Retirement Planning For Singles: A Single Woman’s Guide To Planning For Retirement

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The single and fabulous lifestyle is great and all, but what happens when you turn 60? How about 80? 90? Single ladies, what are you doing for retirement planning?

If you’re reading this, you’re probably a single woman with a few anxieties about the future. We totally get that, and don’t worry—you’re not alone. Women nowadays spend a lot of time living alone, with many ending up single for most, if not all, of their lives.

The single life can be awesome. You get tons of freedom, devote your time to self-development, and basically invest all your resources on yourself. However, it does come with some pitfalls.

For one thing, because you only have one paycheck for your expenses and savings, you might not have much of a safety net if (knock on wood) something happens to you and you’re unable to work. And when you’re older, living alone can be pretty dangerous.

You could get married down the road and say that you’ll just depend on your spouse, but take into account the fact that women tend to live longer than men. And there’s also the possibility of divorce. Basically, whatever you do, you might very well end up alone during retirement anyway.

Retirement planning for singles:

That might sound bleak, but it doesn’t have to be. Prepare for retirement and you’ll be able to enjoy your golden years fully. Here are some points you have to take into account when making retirement strategies.

retirement planning for singles

1. Plan for long-term care

Long-term care might be the farthest thing from your mind now, when you still have some spring in your step, but there’s a very real possibility that you won’t have people to take care of you. You can get long-term care insurance, or create a fund to help you save up for these costs.

2. Overestimate your needs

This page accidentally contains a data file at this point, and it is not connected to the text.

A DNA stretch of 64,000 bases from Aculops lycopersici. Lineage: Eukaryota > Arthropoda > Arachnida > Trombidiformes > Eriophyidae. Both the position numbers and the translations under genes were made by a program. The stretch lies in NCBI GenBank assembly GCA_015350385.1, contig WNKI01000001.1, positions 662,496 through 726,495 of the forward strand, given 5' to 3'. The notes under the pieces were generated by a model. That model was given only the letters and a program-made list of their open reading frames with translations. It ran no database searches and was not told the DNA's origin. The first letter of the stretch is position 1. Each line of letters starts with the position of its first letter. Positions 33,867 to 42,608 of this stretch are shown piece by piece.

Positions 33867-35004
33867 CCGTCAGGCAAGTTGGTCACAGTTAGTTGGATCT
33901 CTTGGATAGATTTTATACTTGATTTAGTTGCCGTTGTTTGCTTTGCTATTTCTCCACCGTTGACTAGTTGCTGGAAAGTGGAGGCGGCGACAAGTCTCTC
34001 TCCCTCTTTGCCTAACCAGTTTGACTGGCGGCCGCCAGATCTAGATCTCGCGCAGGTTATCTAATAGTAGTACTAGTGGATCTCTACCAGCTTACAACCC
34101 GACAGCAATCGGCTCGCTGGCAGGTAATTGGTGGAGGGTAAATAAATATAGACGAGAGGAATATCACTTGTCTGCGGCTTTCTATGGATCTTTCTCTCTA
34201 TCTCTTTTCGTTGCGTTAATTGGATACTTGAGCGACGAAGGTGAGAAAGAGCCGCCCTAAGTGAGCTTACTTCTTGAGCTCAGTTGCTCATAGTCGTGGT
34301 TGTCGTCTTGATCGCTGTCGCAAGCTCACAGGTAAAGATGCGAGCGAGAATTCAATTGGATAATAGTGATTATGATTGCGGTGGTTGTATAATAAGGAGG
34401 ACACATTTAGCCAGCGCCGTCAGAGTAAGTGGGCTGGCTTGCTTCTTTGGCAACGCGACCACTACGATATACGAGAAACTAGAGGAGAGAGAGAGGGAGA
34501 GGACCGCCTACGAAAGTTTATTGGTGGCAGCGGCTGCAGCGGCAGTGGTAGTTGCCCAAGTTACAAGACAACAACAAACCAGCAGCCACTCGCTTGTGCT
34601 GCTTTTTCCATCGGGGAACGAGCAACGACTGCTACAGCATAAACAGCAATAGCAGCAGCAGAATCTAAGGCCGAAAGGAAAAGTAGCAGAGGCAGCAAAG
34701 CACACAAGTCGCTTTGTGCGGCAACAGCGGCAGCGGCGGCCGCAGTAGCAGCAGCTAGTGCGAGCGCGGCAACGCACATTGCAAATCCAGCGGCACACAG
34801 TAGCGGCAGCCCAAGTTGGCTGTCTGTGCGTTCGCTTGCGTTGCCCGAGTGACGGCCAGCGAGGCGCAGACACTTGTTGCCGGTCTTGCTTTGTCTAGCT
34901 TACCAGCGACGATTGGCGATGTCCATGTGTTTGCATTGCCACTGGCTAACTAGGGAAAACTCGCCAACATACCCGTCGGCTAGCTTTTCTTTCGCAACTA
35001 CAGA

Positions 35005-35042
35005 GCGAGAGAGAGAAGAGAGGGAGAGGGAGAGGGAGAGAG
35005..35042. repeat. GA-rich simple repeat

There’s an old saying that goes, “Aim for the sky and you’ll reach the ceiling. Aim for the ceiling and you’ll stay on the floor.” This couldn’t be more appropriate when it comes to retirement strategies. Life spans are longer now, and plenty of retirees are making the mistake of underestimating how much they’ll need for the future. Save more than you think you’ll need.

3. Retire later in life

If you’re able to retire earlier in life, then that’s wonderful. But there’s nothing wrong with working after your turn 60, especially if you’re still sharp and able. Working for longer will help you save more for your future, and will also keep your nest egg intact for longer.

retirement planning for singles

4. Team up with a single girlfriend

You probably have a few friends in the same situation. Be each other’s go-to support—you can move in together so you’ll have company, which can spell the difference between life and death when you’re older and more fragile.

5. Get a financial adviser

If you’re particularly anxious about your future and are unsure about your ability to plan for it, hiring a professional. A financial adviser will help you plan for your future, guiding you on which steps to take to reach your financial goals, making them more attainable.

When you’ve got your retirement plan in place, you can put those anxieties aside and see that it’s possible to have a happily-ever-after ending, even as a single woman.

READ: The Single Woman’s Guide To Buying A First Home: 5 Essential Tips

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